Former Cancer Patient Joins Forces With Fellow Survivors to Build Game On Cancer Team
If you asked her, Lori Vest would tell you that 2018 was an extremely challenging year.
“It was a good year and a horrible year,” she says. “I lost my full-time copywriter job in February. Fortunately, my husband and I were able to start our own digital marketing company and we really enjoyed working at home together. We loved being self-employed, though as a small business, one of our biggest concerns was the cost of health insurance.”
Unfortunately, that August, Lori was diagnosed with triple-negative breast cancer (TNBC). “It was a shock,” says Lori. “I was terrified. Breast cancer doesn’t run in my family, so I figured I was safe. I wasn’t.”
Lori began her cancer journey with another health system. Soon, though, she started to feel like she was just one of many faceless patients, as though the physicians and staff did not care about her emotional needs. By chance, she heard about Henry Ford Health System’s Game On Cancer.
“I have a relative that fundraises for Game On Cancer,” says Lori. “When she told me more about it, I immediately thought I should get a referral to Henry Ford Cancer Institute.”
Right away, she noticed that the care at Henry Ford was more personal: “The day I got my diagnosis over the phone from the other health system, I was told to wait until the next week to see the doctor and start figuring out what to do. Instead, I called HFCI and was able to get in touch with a nurse navigator and get all of the paperwork initiated immediately,” she says. “Plus, she put me in touch with a nurse who is a survivor, which immediately made me feel less terrified.”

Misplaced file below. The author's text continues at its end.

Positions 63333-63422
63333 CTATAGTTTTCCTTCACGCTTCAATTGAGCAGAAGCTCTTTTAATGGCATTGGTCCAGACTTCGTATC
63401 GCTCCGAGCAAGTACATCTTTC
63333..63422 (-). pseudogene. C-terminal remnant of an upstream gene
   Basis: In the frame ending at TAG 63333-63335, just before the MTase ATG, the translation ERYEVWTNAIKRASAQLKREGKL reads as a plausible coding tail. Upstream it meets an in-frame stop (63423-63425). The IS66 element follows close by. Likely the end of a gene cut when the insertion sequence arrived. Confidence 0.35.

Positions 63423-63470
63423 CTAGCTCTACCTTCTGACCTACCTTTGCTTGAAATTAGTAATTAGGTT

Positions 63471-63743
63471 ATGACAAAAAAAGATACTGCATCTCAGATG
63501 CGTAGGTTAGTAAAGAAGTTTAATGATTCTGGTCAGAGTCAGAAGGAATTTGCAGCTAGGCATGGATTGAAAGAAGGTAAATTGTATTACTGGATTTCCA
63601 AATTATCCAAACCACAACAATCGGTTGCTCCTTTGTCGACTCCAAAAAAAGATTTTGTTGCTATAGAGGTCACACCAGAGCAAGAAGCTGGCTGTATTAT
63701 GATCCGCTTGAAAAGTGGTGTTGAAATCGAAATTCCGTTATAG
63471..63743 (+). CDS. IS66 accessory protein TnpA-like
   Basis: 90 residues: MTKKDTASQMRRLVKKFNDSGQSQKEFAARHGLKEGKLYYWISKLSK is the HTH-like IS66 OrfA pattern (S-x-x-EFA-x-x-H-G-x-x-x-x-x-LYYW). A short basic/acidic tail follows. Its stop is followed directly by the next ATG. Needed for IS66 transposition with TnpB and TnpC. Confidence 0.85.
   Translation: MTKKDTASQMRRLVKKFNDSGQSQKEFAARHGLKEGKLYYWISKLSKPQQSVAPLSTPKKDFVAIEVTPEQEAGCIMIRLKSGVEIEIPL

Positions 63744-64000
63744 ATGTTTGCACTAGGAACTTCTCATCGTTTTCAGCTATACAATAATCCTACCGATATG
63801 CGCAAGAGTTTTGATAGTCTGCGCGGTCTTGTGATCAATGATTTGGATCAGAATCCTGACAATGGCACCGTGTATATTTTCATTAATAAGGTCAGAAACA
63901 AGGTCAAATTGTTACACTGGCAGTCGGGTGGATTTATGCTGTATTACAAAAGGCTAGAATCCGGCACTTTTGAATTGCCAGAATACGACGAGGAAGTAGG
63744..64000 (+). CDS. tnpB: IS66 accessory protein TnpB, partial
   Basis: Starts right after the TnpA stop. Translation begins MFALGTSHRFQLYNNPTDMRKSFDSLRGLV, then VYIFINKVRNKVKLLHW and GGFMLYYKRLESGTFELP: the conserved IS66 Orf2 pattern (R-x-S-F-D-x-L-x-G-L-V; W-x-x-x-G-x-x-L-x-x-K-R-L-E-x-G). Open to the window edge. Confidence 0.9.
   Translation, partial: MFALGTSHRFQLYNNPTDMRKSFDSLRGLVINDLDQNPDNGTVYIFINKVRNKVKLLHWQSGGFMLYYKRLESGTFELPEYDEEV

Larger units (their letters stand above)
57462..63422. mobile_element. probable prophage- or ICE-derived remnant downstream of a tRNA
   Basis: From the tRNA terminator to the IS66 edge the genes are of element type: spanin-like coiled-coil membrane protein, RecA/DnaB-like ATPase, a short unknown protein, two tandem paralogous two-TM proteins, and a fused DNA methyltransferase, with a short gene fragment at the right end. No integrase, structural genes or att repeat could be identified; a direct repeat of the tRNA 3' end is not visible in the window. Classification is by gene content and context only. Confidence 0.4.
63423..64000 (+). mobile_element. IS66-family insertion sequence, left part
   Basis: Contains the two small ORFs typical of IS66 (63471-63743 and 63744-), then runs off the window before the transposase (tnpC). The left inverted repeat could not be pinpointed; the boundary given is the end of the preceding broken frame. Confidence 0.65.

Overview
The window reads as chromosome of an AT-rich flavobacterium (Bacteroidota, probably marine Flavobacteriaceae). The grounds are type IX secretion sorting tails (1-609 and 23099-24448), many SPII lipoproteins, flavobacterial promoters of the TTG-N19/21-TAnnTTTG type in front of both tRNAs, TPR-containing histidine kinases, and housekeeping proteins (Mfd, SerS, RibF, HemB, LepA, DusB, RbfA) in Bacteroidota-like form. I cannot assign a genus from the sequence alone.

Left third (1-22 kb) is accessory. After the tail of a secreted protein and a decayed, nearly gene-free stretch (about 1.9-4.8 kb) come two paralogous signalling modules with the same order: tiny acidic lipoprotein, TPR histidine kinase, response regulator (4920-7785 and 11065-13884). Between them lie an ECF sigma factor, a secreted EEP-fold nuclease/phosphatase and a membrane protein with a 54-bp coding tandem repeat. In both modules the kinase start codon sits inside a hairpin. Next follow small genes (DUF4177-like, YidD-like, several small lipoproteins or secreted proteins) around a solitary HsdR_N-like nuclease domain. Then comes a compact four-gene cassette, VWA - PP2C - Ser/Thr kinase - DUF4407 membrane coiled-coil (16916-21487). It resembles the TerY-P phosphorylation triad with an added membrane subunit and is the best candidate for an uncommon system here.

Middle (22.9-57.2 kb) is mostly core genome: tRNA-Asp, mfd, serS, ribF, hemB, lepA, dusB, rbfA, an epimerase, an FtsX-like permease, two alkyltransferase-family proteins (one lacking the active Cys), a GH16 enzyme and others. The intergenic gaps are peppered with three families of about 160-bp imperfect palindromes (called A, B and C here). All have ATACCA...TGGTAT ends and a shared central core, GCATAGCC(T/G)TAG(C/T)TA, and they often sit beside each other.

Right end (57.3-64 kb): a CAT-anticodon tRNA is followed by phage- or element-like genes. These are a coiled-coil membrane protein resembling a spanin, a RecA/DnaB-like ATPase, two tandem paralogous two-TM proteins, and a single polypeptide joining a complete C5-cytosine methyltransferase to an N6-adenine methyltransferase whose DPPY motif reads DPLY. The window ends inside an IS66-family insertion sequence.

With her new care team in place, Lori was ready to fight. The recommended treatment protocol for Lori’s type of breast cancer includes surgery, chemotherapy and radiation. Her treatment extended over eight months and two years of deductibles.
“It was an incredibly stressful time, because I was going through treatment and working full-time to pay the bills,” she says. “I’m the primary breadwinner of our family. Not only was I sick, but our health insurance and medical bills were eating up more than 30% of our income.”
Every year, hundreds of Game On Cancer fundraisers form teams and raise money for people in active treatment like Lori. For many patients, Game On Cancer support is the only help they get to relieve toxic financial stress that can adversely affect their treatment.
Game On Cancer covered two mortgage payments so that she and her family could put that money toward overdue medical bills.
“It was a huge relief. I felt like I could breathe easier and focus on healing,” she says.
Now that Lori has completed her treatment, she has formed Team Tougher Together, a Game On Cancer team for survivors as a way to give back to current patients.
“Once you’ve been through it, you really understand how financial assistance can make a huge difference in your recovery,” she says. “I’m so grateful to those who give so that Game On Cancer could help my family.”